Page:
Moth Score

During the Industrial Revolution, when cities like Manchester and Birmingham were covered in a shroud of soot, the morphology of the moths living within the area changed. The typical moths found, seen peppered with white, had adapted to the dirty urban landscape until they could survive as a totally new species. The existence of living under a blanket of brand new influences is one Chairlift is not stranger to. Consistently adapting colorful nostalgic amenities to a pop nuclei has been a staple to their outfit for the better part of a decade. And now the sounds of the city are employed on their third LP, aptly titled Moth. The synth pop duo consisting of Caroline Polachek and Patrick Wimberly has always had a knack for masking a sense of nostalgia rooted into their pop, while never forfeiting modern recording technique. Hooks shimmer with unabashed shine and Polachek’s vocals often erupt with unexpectedly charming passion. Does You Inspire You and Something often feel like peeks into the future from viewers in the past. But Moth is the sound of the band creating an ideal future without ever leaving their influences. Continue reading “Moth ALBUM REVIEW”


Third Law Score

Why do the monoliths hold such power? They apparently propelled evolution onto the right course that landed us here. They invoke a response that usually pushes its observer closer. They’re seen floating around space, evidently aimlessly, and they’ve been spotted standing upright on surfaces of barren landscapes. They hold a lot of significance, probably more than could be guessed. But what do they represent, and what put them where they’re found? Stanley Kubrick’s 2001: A Space Odyssey certainly doesn’t provide many answers, but it does give enough visual stimulation to point us into some kind of direction. And it’s that slight nudge onto the course for answers that gives the film momentum, amplifying it further, far beyond the exceptional display of colors and effects that it is. Continue reading “Third Law ALBUM REVIEW”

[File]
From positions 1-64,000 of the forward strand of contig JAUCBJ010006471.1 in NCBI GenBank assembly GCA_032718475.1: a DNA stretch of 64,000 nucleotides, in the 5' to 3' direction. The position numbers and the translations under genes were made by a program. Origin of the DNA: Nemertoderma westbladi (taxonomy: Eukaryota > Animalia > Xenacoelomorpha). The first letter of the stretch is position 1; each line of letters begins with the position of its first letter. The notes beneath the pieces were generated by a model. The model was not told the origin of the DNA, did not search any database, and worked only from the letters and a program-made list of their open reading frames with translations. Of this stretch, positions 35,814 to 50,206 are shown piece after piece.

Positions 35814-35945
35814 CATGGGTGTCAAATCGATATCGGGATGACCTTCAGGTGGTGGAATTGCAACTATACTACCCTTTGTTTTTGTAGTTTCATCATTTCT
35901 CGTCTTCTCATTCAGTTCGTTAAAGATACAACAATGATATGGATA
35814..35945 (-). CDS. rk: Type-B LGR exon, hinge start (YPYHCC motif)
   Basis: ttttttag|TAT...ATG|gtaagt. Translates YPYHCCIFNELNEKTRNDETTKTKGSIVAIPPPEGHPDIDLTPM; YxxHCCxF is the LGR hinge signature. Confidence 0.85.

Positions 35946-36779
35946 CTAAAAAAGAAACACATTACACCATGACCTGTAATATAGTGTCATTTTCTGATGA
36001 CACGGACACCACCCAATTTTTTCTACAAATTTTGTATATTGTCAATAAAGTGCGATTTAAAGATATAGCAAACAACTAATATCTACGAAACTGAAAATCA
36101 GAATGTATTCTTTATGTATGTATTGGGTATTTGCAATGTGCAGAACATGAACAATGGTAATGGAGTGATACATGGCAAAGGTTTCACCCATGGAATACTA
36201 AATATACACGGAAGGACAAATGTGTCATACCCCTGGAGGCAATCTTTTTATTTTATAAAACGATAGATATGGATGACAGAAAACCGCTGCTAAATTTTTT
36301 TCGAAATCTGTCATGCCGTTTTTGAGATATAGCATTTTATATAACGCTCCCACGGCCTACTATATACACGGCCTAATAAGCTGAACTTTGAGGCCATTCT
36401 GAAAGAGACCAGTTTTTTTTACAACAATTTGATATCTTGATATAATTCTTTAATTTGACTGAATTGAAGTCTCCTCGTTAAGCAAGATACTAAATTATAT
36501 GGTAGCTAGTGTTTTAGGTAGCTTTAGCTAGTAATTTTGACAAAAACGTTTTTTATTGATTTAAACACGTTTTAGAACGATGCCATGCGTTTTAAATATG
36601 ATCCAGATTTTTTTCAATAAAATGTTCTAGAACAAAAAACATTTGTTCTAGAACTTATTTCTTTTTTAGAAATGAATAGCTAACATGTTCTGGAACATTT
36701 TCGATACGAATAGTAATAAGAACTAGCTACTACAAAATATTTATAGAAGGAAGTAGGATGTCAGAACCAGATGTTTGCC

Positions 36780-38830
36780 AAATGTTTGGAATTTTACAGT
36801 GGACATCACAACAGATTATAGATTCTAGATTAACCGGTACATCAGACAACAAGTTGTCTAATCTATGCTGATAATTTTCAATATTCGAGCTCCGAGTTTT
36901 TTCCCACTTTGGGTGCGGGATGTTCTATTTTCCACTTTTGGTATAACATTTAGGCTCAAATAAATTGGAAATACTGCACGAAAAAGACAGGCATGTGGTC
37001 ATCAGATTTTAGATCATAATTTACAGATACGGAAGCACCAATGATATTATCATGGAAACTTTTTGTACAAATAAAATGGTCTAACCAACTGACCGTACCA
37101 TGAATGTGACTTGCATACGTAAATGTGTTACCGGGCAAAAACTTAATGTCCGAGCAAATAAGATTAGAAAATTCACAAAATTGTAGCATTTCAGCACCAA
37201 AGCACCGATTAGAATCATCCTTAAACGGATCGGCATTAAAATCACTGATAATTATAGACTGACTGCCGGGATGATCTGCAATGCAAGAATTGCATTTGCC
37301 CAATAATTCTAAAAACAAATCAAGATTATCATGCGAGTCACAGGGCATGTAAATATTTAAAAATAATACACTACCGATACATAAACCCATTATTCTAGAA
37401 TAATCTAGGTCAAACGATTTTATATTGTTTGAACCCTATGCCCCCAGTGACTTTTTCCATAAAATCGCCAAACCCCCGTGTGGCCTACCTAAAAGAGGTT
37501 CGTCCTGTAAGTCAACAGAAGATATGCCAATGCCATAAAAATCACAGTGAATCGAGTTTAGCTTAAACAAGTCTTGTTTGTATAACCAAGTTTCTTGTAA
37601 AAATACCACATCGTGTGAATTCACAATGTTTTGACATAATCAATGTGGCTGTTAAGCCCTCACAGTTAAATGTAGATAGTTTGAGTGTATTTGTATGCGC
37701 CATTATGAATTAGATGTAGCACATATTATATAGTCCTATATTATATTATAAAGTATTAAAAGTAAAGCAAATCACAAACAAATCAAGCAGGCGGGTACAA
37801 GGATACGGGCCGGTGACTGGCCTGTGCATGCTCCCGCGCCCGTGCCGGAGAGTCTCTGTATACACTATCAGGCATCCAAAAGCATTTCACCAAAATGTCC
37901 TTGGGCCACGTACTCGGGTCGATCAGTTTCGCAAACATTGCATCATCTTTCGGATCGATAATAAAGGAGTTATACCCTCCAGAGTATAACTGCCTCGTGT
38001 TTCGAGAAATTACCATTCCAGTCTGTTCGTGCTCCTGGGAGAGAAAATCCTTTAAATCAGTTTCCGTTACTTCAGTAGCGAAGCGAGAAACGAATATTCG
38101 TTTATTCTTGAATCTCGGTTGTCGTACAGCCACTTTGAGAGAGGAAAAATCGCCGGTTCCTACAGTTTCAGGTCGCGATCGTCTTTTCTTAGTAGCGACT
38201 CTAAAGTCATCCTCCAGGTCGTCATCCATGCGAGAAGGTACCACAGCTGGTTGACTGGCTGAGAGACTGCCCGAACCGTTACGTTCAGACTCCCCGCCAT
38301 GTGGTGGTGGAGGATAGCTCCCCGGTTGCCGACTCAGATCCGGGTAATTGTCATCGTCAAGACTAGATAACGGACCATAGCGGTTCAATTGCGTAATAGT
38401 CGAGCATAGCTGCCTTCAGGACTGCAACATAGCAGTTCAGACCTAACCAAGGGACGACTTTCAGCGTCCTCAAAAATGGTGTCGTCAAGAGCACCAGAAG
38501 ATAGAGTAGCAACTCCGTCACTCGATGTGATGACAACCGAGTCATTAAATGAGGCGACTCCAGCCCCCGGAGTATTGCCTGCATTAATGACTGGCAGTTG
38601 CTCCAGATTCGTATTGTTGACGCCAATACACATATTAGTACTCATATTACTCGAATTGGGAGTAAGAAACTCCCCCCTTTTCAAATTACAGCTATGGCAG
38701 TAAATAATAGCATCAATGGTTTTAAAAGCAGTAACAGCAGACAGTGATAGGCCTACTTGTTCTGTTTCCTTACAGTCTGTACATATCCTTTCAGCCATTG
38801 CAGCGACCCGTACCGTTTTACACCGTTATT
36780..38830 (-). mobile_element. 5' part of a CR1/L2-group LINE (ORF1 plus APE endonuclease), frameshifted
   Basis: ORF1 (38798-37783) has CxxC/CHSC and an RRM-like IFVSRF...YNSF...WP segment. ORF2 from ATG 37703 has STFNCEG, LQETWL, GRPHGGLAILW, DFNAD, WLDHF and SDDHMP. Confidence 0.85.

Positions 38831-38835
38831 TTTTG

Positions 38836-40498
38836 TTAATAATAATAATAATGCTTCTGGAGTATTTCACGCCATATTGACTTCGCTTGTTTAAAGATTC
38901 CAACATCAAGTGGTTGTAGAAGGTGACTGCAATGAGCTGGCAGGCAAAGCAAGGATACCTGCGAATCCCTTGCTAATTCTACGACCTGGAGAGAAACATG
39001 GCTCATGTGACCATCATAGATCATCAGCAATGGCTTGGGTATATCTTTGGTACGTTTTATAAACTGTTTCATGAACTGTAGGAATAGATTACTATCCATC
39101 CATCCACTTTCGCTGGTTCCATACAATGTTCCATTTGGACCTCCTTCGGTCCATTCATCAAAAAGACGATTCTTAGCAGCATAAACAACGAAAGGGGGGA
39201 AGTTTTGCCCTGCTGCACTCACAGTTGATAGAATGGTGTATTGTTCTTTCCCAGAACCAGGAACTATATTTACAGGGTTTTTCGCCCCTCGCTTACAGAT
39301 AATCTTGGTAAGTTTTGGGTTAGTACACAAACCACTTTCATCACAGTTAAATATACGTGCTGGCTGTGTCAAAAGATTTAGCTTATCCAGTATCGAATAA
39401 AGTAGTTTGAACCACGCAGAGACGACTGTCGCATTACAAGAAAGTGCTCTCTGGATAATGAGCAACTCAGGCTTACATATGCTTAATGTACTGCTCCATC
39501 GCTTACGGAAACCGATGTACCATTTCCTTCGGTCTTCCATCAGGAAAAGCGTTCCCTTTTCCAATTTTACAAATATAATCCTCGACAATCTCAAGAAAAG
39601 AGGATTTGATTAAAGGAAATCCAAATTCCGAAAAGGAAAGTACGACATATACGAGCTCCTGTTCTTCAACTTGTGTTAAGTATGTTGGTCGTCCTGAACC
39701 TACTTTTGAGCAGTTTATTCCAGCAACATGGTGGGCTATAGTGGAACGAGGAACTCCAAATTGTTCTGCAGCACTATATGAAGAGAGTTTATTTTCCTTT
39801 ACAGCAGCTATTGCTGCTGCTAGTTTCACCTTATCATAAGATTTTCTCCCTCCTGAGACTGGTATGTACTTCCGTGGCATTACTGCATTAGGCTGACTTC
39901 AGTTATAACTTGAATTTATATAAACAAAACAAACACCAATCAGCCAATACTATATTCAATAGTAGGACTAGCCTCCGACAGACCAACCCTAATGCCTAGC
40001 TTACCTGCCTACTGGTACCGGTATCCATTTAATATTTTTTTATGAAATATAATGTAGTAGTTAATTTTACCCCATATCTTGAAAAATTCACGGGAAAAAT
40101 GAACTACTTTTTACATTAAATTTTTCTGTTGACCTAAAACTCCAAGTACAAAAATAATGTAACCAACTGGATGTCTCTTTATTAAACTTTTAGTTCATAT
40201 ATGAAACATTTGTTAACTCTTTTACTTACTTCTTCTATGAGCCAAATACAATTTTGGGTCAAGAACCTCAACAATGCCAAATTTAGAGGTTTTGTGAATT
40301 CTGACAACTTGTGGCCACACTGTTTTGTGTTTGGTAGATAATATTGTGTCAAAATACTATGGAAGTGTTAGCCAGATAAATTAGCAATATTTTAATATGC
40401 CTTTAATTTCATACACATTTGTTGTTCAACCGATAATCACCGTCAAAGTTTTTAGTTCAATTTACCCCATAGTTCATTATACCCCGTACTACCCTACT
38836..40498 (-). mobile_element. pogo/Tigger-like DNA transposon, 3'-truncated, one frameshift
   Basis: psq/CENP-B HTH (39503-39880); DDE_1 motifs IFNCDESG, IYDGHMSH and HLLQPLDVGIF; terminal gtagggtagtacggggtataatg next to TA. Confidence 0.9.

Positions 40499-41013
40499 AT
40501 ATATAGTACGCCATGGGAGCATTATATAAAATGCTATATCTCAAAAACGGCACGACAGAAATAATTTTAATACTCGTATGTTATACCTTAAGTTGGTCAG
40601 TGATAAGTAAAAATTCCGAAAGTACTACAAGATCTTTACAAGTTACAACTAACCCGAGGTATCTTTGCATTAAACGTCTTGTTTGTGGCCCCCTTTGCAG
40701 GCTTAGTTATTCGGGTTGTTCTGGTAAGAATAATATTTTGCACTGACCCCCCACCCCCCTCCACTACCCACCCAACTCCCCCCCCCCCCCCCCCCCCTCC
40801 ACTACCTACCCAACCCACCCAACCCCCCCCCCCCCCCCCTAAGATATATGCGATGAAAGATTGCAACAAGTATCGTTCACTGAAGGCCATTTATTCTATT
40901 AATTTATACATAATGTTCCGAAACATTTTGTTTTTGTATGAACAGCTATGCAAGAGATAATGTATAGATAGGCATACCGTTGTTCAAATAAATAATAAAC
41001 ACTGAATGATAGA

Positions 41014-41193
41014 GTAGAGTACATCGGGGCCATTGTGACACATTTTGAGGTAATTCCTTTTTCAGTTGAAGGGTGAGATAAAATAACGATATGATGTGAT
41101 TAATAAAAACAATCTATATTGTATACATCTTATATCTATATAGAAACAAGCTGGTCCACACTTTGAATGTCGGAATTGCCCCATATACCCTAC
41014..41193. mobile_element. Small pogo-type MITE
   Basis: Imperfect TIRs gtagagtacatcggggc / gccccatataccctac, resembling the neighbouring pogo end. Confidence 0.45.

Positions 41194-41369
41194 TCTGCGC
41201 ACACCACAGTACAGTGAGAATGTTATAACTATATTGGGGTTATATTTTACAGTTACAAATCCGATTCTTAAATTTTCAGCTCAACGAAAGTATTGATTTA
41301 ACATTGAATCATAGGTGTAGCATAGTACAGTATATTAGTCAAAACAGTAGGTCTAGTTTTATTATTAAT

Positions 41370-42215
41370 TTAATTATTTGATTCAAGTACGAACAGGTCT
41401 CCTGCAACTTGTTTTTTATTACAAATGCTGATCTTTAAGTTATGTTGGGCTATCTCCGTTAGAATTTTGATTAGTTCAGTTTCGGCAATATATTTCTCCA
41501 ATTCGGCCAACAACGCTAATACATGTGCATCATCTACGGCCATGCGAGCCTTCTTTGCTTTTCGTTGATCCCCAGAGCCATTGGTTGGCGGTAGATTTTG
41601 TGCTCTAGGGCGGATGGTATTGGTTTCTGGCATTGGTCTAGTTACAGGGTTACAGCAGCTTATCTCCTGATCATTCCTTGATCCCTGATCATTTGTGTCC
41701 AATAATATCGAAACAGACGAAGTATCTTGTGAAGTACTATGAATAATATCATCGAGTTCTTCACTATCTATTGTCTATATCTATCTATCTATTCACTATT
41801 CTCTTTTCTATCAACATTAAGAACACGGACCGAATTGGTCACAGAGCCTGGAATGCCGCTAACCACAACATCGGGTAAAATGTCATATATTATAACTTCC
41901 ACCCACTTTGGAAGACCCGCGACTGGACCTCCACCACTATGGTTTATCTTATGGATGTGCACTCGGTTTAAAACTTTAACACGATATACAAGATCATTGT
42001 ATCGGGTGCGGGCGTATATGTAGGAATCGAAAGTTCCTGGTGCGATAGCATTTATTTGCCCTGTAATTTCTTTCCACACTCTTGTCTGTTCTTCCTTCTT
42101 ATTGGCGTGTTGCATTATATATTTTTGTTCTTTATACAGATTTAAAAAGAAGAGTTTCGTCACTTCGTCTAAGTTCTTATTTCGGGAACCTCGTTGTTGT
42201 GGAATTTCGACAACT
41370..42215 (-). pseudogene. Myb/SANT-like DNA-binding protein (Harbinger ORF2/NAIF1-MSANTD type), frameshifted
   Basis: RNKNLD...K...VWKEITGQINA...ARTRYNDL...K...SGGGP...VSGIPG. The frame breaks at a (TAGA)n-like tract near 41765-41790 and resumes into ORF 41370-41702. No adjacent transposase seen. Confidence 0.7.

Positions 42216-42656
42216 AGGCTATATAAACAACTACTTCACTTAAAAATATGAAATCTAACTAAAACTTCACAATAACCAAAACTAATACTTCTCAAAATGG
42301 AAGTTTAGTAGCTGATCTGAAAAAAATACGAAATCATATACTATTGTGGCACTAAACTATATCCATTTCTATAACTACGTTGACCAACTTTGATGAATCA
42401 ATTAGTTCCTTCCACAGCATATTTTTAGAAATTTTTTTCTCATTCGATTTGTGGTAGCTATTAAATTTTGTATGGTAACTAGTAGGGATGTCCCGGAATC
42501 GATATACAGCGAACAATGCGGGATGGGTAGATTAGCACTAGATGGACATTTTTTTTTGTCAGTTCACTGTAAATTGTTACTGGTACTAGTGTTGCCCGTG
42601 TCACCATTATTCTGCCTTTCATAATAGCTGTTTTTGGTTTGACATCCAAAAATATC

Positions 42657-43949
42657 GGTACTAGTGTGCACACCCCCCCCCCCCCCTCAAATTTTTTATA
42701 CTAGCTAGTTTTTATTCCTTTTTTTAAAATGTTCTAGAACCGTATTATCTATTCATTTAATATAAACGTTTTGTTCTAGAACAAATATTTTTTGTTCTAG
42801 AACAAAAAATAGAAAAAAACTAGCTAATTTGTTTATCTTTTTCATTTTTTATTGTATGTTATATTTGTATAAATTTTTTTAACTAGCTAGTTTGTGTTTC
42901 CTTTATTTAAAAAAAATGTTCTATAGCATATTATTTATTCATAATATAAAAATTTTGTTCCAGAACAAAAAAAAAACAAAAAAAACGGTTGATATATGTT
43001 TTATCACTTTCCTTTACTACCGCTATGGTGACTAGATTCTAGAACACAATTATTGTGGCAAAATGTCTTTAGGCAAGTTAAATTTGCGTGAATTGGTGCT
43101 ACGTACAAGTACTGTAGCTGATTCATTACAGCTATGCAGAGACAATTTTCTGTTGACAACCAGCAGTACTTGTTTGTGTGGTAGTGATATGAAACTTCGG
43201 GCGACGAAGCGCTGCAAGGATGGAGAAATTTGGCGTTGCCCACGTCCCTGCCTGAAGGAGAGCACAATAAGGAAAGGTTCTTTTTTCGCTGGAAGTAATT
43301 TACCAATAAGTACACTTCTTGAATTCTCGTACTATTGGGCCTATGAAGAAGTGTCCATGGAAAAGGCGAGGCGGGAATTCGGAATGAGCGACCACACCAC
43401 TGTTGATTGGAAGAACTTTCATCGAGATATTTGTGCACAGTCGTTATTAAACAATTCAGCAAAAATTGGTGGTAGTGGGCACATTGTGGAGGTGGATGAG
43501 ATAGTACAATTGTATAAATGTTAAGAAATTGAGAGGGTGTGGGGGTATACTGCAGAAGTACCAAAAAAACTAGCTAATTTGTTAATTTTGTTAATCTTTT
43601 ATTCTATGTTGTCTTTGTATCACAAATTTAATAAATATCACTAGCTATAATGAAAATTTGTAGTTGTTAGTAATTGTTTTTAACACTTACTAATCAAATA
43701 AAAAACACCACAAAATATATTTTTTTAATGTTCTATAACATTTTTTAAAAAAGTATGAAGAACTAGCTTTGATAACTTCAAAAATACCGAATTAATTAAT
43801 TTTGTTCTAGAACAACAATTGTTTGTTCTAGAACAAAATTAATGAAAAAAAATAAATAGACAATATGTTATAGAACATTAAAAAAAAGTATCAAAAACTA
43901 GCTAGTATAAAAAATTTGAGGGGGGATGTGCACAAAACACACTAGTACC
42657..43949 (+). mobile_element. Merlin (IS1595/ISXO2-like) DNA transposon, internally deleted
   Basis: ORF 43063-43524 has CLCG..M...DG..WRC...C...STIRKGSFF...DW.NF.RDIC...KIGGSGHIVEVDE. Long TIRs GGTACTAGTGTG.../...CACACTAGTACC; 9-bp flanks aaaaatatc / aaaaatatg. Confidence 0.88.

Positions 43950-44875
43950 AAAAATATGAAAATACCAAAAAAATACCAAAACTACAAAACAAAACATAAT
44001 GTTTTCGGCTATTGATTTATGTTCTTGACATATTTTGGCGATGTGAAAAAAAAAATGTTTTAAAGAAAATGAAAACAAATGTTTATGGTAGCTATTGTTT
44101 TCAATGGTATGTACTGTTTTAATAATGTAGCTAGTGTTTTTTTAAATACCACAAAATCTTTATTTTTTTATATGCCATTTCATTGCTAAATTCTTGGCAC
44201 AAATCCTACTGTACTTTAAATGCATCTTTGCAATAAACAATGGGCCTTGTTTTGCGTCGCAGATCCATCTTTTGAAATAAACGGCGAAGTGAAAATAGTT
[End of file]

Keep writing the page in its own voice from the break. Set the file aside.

Kanye West – “No More Parties in LA” TRACK REVIEW

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Revisiting the albums Kanye West released before his mother died is reminiscent of looking through childhood yearbooks. Every artistic phase and every triumph is met with a glow of nostalgia. Whether it’s the eye-rolling “The New Workout Plan” or the heartwarming “Hey Mama” or the stylish “Flashing Lights”, the songs from the trio of albums that started Kanye’s career connect on a familial level. And with the continuing of the G.O.O.D. Friday program, Kanye seems to be progressing further into his past. “Real Friends” bridged the gap between the forward thinking hip-hop icon the public viewed him as with a simple piano loop and more down to earth lyrics, but with the release of “No More Parties in LA”, the gap between the Kanye from Late Registration and the Kanye of today has been erased. Continue reading “Kanye West – “No More Parties in LA” TRACK REVIEW”


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There’s a man sitting alone in a dimly lit corner of a room, left barren by his own sense of self-satisfaction. He momentarily feels life’s peaks, yet his comedowns are marked by nothing but loathsome regret. His possessions dwindle as the days go on. His highs get lower with every journey, but the need to go on the journey grows more inescapable. As he drives the stake into his arm for the umpteenth time, the dirty room fades around him. The walls dissipate and the empty blackness of the void surrounds him. The glow of the stars comfortingly blinds him as the burden of his own weight is lifted away. The airy guitar and drums tiptoe into his void, accompanying his emptiness with momentum and force. Horns creep into his world, pulsating every returning rush that washes over his body in a wave of euphoria. The horns grow more sporadic, the drums less stable. The high is ending, the journey nearly over. The man prepares his next dose, ready to return to the stars as Major Tom. Continue reading “Blackstar ALBUM REVIEW”